Nelson Glueck4Glueck on Time. The December 13, 1963 Time magazine featured Nelson Glueck on the cover and provided a fascinating review of many of Glueck’s archaeological finds and research projects in the Holy Land.

Such was his reputation that he was invited to deliver the Benediction at US President John F. Kennedy’s inauguration in 1961, an invitation he gladly accepted. Two years later, his image graced the December 13, 1963 cover of Time magazine along with the captions, "Archaeologist Nelson Glueck" and, "The Search for Man’s Past."

Over the post war years, Glueck would go on to become friend and adviser to the early leaders of the young state of Israel, including David Ben-Gurion, Abba Edan, Golda Meir, Henrietta Szold and Judah Magnes. But for all of Glueck’s political commitments, he never stopped researching and writing on biblical archaeology, publishing such titles as Exploration in Eastern Palestine (in 4 Volumes, 1934-51), The Other Side of the Jordan (1940), The River Jordan (1946), Rivers in the Desert: A History of the Negev (1959), Deities and Dolphins (1965), and Hesed in the Bible (1968).

Nelson Glueck3Solomon’s Pillars. Glueck investigated the copper mines of Timna, Israel, in the 1930s, believing he’d found “King Solomon’s mines.” He  gave these 50-metre- (165 ft) high sandstone walls carved by erosion the name “Solomon’s Pillars,” helping to promote the now national park.

It is fair to say that Glueck’s enthusiasm for archaeology stemmed from his love for the Bible, which began as a child. But it is also true that Glueck’s love for the Bible was, in turn, encouraged and strengthened by his archaeological discoveries in and around Israel. As he himself wrote: “Above all, read the Bible, morning, noon and night, with a positive attitude, reading to accept its historical references . . . . And then go forth into the wilderness of the Negev and discover, trite as it may sound, that everything you touch turns into the gold of history.”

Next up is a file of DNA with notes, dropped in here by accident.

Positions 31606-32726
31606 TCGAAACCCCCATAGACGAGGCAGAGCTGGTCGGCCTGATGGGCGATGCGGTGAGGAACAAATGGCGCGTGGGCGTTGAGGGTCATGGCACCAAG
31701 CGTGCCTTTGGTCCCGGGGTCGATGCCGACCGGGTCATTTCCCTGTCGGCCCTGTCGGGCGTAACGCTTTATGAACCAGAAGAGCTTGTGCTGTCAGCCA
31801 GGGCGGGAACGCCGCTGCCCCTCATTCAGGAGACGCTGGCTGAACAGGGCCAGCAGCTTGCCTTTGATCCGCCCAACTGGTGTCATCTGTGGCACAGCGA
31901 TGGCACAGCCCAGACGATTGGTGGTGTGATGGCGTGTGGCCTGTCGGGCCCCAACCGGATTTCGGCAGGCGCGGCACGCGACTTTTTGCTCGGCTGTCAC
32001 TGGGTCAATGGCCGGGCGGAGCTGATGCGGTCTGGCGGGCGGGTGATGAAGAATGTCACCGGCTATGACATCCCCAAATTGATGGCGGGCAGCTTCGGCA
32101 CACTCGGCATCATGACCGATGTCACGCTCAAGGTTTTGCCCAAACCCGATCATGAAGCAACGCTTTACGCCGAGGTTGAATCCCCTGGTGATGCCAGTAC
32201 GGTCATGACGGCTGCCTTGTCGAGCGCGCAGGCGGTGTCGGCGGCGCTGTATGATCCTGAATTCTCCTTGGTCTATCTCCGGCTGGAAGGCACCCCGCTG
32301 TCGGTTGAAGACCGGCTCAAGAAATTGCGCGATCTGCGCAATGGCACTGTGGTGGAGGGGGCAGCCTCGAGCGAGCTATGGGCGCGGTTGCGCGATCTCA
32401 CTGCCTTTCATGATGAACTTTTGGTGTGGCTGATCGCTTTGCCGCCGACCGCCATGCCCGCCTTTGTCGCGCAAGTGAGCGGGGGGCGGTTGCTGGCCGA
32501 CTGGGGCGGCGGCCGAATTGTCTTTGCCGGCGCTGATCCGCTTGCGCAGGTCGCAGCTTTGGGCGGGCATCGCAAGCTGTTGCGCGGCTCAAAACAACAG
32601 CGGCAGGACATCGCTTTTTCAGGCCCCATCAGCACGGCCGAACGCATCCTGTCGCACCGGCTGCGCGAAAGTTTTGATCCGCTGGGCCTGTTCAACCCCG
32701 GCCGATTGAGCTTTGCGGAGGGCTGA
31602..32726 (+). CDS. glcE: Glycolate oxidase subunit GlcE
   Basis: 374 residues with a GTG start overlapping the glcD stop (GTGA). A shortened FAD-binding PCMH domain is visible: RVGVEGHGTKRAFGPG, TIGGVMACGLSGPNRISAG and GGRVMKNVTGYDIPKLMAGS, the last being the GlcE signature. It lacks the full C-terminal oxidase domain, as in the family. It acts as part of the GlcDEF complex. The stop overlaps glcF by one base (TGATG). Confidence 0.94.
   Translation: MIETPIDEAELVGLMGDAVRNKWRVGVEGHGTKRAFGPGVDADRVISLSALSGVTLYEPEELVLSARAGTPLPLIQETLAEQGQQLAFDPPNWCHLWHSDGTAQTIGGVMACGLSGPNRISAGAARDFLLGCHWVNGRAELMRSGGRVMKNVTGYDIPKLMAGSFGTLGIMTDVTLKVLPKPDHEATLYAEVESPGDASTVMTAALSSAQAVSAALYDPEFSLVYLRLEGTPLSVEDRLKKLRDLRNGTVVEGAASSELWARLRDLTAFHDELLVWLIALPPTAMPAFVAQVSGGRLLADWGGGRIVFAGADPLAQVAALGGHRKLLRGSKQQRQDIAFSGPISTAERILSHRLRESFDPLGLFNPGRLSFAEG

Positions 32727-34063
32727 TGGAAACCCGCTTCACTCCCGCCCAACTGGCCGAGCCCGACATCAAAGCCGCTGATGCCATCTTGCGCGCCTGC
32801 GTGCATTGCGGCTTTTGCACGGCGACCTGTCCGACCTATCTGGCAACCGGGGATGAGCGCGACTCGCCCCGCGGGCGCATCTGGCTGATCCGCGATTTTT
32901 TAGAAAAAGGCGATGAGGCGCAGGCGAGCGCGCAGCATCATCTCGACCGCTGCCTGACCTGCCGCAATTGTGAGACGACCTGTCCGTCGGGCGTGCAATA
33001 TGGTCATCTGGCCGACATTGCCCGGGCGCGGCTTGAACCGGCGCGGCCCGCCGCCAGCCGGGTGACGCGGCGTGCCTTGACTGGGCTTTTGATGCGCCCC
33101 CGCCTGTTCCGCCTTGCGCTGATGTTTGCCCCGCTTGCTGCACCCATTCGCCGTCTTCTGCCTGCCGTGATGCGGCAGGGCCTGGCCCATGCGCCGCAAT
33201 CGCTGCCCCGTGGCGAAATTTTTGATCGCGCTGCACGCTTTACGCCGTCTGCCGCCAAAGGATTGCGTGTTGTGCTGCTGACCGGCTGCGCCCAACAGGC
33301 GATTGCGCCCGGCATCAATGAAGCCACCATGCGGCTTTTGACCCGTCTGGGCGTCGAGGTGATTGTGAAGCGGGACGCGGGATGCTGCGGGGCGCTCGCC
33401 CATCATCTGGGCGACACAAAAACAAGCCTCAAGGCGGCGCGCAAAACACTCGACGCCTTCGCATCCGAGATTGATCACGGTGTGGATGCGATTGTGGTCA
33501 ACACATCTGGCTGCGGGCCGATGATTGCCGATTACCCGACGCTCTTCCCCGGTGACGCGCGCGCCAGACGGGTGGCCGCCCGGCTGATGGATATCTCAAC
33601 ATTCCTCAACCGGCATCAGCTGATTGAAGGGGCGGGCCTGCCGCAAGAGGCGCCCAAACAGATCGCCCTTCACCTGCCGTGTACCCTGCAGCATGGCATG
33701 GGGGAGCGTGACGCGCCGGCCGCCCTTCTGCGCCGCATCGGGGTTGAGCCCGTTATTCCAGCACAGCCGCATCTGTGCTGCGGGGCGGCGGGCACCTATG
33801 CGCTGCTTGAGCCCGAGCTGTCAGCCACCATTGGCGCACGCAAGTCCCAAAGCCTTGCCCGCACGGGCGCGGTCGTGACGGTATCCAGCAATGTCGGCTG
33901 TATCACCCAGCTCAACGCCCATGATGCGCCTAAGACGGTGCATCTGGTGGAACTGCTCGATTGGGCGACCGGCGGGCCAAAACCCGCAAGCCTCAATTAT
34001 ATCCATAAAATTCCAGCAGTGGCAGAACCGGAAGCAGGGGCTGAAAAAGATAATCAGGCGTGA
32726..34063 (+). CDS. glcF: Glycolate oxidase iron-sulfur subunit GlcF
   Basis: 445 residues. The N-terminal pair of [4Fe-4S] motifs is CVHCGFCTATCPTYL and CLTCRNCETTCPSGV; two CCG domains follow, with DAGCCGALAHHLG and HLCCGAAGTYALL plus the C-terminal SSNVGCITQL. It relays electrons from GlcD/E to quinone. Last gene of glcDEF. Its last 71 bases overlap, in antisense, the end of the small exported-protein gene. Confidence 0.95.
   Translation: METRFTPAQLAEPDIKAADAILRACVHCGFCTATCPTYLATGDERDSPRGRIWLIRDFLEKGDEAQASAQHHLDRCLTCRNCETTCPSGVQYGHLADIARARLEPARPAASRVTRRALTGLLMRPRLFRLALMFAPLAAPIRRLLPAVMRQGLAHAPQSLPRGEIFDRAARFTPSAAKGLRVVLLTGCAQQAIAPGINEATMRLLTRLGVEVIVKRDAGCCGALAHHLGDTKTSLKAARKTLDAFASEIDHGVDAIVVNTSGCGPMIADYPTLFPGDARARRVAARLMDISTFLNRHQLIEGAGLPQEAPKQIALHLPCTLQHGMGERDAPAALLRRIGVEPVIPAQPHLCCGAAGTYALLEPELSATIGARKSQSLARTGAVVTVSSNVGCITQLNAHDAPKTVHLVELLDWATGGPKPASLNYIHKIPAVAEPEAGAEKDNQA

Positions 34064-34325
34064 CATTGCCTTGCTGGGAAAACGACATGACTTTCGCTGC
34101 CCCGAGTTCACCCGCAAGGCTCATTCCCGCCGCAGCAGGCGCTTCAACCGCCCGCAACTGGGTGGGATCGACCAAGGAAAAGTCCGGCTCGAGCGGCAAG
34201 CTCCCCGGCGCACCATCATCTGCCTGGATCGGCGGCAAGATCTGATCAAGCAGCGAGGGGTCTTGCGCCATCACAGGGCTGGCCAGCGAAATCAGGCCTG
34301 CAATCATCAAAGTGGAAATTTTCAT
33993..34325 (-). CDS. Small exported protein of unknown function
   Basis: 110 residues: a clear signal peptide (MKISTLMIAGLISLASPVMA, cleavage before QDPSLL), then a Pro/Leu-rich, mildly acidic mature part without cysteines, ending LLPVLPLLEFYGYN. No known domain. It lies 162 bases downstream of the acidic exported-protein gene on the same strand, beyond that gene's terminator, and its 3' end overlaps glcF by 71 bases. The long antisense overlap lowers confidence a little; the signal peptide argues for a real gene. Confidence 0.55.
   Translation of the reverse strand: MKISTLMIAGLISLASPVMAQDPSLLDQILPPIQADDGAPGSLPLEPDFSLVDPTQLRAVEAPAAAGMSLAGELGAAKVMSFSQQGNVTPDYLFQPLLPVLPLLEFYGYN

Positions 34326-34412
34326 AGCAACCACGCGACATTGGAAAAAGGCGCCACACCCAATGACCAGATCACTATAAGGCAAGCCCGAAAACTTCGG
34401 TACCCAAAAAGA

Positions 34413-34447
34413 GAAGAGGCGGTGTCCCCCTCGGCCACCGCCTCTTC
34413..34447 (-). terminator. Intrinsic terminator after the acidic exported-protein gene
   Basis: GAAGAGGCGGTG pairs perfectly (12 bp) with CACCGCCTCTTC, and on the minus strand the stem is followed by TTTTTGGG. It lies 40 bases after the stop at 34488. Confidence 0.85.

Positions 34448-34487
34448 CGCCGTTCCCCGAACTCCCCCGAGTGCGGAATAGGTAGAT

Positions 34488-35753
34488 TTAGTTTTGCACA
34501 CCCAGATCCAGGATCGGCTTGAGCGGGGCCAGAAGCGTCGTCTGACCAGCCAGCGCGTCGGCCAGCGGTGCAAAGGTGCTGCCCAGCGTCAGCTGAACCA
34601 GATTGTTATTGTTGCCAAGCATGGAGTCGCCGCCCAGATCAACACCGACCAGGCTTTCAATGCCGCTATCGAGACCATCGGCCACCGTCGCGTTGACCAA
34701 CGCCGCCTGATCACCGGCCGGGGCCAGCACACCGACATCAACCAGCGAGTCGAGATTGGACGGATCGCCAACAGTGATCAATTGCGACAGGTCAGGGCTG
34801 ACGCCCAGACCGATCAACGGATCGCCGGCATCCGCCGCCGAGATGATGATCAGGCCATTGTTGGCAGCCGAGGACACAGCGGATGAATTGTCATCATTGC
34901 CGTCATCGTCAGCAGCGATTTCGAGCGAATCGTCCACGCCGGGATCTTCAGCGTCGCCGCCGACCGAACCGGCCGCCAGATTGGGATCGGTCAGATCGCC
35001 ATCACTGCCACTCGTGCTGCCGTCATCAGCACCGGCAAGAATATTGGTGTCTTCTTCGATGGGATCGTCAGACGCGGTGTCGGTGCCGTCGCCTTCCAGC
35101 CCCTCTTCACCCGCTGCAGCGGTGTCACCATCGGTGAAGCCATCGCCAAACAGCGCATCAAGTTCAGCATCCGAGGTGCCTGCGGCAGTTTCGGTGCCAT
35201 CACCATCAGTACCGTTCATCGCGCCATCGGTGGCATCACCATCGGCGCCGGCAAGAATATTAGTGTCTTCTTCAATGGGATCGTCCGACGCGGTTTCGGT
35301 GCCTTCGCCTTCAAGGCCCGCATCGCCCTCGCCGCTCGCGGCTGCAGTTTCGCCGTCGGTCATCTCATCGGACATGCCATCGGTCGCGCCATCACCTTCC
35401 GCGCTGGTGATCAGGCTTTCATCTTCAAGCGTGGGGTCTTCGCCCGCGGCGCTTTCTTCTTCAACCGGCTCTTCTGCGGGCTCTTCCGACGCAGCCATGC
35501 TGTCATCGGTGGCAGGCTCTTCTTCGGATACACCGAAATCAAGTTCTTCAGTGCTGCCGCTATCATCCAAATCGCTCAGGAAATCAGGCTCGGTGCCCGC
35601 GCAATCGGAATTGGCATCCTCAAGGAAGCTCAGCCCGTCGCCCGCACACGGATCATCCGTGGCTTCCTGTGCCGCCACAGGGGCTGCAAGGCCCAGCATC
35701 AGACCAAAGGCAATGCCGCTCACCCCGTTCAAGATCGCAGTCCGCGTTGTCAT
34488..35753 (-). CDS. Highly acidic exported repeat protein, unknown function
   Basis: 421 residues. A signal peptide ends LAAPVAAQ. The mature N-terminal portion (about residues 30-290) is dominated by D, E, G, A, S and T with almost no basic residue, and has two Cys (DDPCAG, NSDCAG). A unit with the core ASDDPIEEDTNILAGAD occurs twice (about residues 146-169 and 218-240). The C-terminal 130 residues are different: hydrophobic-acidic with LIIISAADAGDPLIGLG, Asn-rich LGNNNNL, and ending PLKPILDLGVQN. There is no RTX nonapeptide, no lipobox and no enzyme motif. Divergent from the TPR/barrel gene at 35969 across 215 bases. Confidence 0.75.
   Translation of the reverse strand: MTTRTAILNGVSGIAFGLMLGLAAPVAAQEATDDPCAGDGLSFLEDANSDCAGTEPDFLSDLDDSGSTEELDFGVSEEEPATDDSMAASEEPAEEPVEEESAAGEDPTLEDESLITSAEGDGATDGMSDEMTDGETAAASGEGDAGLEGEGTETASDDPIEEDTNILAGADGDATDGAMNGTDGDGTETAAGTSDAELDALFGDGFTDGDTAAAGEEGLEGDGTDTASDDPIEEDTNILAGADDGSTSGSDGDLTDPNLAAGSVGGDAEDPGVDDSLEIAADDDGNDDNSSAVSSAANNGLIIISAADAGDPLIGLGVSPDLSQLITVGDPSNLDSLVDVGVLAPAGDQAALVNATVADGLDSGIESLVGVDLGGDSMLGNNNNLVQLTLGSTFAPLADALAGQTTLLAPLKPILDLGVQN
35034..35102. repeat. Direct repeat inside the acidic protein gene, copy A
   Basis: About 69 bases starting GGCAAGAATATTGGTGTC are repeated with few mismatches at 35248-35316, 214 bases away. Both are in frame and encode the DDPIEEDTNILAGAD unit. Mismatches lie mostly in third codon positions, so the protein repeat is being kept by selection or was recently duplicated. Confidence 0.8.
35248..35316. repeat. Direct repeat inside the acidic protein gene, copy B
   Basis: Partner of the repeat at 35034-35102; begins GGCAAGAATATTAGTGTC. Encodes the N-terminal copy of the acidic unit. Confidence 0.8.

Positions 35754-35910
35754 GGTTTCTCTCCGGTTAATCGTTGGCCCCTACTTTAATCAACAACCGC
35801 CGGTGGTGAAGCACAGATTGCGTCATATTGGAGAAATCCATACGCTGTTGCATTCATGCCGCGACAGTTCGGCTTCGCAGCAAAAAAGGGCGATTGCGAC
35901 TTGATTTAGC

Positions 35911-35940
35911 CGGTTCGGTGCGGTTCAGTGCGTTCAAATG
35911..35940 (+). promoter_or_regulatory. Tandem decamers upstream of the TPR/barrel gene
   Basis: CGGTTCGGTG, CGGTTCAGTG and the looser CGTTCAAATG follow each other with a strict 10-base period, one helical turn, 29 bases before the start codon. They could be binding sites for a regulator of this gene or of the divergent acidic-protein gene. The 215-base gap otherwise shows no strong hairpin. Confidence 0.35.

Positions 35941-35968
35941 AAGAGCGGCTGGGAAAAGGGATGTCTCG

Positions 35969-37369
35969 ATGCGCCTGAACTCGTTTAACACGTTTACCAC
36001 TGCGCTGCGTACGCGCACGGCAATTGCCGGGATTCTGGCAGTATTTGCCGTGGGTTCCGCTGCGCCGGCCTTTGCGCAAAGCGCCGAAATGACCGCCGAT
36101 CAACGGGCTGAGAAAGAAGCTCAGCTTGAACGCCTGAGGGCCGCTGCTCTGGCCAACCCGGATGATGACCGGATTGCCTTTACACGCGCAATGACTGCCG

What interested Glueck in that “gold of history” were the stories that artefacts can tell us about real people who lived thousands of years ago, and their traditions which are still kept alive among many cultures today. Through understanding and immersing himself in such ancient cultures and customs of the Middle East, and through learning their histories and their place in the Bible, Glueck believed that this made for better archaeological practice in the region. As he put it, “Acquaint yourself with the needs and fears, the moods and manners, of the broken array of peoples and civilizations that appeared at intervals along the horizon of time and, in a general way, you will know in advance where to look for the clues they left behind in the course of their passage.” And thus, in a roundabout way, many of us would understand that through reading the Bible hungrily, Glueck was better able to understand all of humanity and his own place within it, something many archaeologists still seek.

Nelson Glueck died in Cincinnati on February 12, 1971, aged just 70 years, survived by his wife, Helen Iglauer, and their son, Charles Jonathan. The Nelson Glueck School of Biblical Archaeology at the Hebrew Union College in Jerusalem, which Glueck founded in 1963, continues his legacy, conducting research programs throughout Israel to this day.  

Photo Credit:  Moshe Pridan || The American Schools of Oriental Research || Lucid waters—


Patricia Pierce